The 35th Summernats festival broke records for attendance and entrants, but the experience was marred by poor behaviour from what organisers say was only a very small group of troublemakers.
Held across four days from Thursday, 5 January to Sunday, 8 January, around 125,000 people attended the sell-out event and vehicle entrants were capped at a record-breaking 2700.
That was the largest crowd size since 2017’s 119,000 and was a sure sign for festival co-owner Andy Lopez of things settling down to normal after the most recent COVID-19-impacted years.
Mr Lopez said the festival was full of “amazing cars, fantastic people and beautiful nights of concerts”.
The mullet and burnout competitions were both crowd favourites again, and merchandise in honour of the event’s legendary founder Chic Henry, who died last April, was hugely popular.
Michelago man Livij Krevatin took out the grand prize with his locally built 1978 Porsche 911.
Mr Lopez’s personal highlight was experiencing five or six thousand people singing Daryl Braithwaite’s The Horses back to him as he performed on Friday night.
Another highlight was a visit from US Ambassador Caroline Kennedy.
But that’s not to say everything ran perfectly, and Mr Lopez acknowledged some “behavioural challenges”.
On Saturday (6 January), the cruise circuit at EPIC was closed early due to antisocial behaviour, including people walking on the track and drivers refusing to listen to staff.
ACT Policing said this led to increased poor behaviour as festival attendees – both spectators and drivers – stopped complying with directions from security staff.
Officers were called in to disperse the crowd and some privately contracted security guards left the venue, which police said resulted in an “understrength security presence”.
A spokesperson for ACT Policing also said the decision to close the circuit early led to crowds gathering in areas like Braddon, Fyshwick, Majura Park and Hume.
Police were also critical of Summernats organisers for a perceived lack of adequate crowd control.
“Events of this nature require an appropriate security response and ACT Policing is disappointed that organisers were not able to maintain good order inside EPIC,” their statement read.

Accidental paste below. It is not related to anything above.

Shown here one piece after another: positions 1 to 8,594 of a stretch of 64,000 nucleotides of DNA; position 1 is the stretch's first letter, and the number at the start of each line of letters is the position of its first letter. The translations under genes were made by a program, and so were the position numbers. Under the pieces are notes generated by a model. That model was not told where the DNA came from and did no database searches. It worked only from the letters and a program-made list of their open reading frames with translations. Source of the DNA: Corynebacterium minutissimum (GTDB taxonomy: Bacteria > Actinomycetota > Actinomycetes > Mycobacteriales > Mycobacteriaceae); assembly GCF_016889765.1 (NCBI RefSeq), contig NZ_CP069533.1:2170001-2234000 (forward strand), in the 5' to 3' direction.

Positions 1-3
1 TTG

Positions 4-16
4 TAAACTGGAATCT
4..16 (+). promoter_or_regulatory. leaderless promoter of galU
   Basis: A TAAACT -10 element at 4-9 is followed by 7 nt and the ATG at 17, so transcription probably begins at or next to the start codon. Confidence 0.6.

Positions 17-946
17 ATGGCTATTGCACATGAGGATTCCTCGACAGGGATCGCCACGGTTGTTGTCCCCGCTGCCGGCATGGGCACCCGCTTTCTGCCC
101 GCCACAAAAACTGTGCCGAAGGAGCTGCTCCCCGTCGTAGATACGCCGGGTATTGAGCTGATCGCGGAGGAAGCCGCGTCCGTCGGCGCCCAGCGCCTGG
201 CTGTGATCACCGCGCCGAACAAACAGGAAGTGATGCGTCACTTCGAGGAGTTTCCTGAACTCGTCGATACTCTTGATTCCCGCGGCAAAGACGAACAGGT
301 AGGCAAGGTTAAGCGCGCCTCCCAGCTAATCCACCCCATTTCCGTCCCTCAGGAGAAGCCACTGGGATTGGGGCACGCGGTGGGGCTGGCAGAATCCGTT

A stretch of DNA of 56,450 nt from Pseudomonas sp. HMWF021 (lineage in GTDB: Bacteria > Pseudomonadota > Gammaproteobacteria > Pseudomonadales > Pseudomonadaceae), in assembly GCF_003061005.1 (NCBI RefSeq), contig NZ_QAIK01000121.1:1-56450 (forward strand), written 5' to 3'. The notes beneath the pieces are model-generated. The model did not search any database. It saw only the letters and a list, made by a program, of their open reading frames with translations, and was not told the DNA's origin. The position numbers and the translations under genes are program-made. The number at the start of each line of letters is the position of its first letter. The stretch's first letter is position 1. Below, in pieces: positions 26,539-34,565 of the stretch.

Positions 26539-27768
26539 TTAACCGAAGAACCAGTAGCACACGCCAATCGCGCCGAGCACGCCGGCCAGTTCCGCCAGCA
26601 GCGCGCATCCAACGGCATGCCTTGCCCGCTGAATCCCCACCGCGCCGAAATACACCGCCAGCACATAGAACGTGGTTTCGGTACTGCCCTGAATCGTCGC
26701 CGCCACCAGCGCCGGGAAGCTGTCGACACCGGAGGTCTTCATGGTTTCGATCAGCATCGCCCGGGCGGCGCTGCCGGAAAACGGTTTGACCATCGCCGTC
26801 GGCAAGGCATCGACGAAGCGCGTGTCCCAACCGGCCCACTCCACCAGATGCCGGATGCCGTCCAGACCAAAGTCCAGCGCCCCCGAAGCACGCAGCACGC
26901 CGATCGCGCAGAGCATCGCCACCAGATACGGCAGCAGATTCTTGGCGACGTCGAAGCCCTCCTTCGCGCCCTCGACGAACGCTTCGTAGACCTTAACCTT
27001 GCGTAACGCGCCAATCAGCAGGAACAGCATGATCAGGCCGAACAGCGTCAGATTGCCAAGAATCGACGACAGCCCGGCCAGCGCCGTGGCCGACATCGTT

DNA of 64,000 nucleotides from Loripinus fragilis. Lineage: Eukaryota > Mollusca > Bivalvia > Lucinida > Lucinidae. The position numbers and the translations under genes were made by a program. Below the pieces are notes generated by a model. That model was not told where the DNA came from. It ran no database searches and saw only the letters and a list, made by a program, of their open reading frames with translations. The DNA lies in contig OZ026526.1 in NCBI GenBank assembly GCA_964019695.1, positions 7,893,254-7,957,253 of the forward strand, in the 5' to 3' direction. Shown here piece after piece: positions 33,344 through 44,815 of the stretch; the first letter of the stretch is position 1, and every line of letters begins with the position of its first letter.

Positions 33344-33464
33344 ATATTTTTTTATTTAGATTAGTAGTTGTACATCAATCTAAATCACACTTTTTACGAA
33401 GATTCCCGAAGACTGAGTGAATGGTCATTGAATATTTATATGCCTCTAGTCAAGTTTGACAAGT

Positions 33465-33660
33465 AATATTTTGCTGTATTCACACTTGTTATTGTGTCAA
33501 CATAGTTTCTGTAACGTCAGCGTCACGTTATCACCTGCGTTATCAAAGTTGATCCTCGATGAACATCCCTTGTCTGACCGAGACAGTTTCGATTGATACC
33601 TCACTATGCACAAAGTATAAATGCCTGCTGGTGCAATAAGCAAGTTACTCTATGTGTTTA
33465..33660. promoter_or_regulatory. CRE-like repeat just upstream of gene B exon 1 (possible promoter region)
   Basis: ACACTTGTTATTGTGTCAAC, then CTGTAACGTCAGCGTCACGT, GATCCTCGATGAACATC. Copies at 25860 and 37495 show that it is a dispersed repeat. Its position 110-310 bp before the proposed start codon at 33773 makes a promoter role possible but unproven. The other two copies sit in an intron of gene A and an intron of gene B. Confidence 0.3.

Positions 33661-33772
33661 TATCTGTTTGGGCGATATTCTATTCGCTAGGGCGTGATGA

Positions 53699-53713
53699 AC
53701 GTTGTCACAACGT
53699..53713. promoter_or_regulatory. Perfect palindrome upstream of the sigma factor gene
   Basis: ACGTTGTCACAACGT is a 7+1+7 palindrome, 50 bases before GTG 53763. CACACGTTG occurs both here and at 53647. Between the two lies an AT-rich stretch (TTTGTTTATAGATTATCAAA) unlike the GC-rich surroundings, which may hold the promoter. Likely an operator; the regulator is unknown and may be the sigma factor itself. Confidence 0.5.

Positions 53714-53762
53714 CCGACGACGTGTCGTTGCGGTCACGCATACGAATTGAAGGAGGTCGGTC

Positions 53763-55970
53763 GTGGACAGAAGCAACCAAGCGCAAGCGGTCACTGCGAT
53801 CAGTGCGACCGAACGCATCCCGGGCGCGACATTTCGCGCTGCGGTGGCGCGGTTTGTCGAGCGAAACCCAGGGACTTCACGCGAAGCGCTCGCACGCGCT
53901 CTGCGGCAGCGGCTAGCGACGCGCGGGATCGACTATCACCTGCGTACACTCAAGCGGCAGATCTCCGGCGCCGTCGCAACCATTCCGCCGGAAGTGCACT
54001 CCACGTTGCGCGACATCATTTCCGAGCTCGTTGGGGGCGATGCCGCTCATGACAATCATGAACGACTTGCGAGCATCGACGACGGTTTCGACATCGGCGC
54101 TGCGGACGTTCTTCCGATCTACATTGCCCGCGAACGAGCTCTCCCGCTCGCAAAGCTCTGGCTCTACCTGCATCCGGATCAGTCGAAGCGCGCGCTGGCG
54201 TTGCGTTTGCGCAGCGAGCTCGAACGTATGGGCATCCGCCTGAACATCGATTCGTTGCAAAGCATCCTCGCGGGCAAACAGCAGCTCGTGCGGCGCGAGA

“The decision to cease cruising inside the venue resulted in patrons and vehicles dispersing across the ACT in numbers that were difficult to manage with existing police resources.”
Other reports have surfaced on social media about tensions rising between residents of Braddon and other Inner North suburbs and Summernats attendees who were blocking access to homes due to their parking.
Four arrests were made over the weekend.
One person was arrested for assaulting a police officer, two for being intoxicated and disorderly, and one for breach of bail.
A Holden Commodore being driven by a 20-year-old Murrumbateman man was also seized after he was caught allegedly doing burnouts and driving at more than 110 kilometres an hour in an 80-kilometre zone.
The driver will face court charged with improper use of a motor vehicle.
Mr Lopez said only a very small number of spectators and entrants had been behaving poorly.
“This small number appears to be here to be actively disruptive which led to unfair pressures on both security and police,” he explained.
“There was some strange behaviour which we hadn’t seen before.”
Mr Lopez said Saturday’s disruptions would serve as “learnings” for future events.
But he said ACT Policing had been in the control room with event organisers and the event’s sanctioning body, Motorsport Australia.
He thanked police for their work over the festival and said he would work closely with them in the future.
It’s estimated Summerants injected around $35 million into the Territory’s economy.
Registrations for next year’s festival are already open.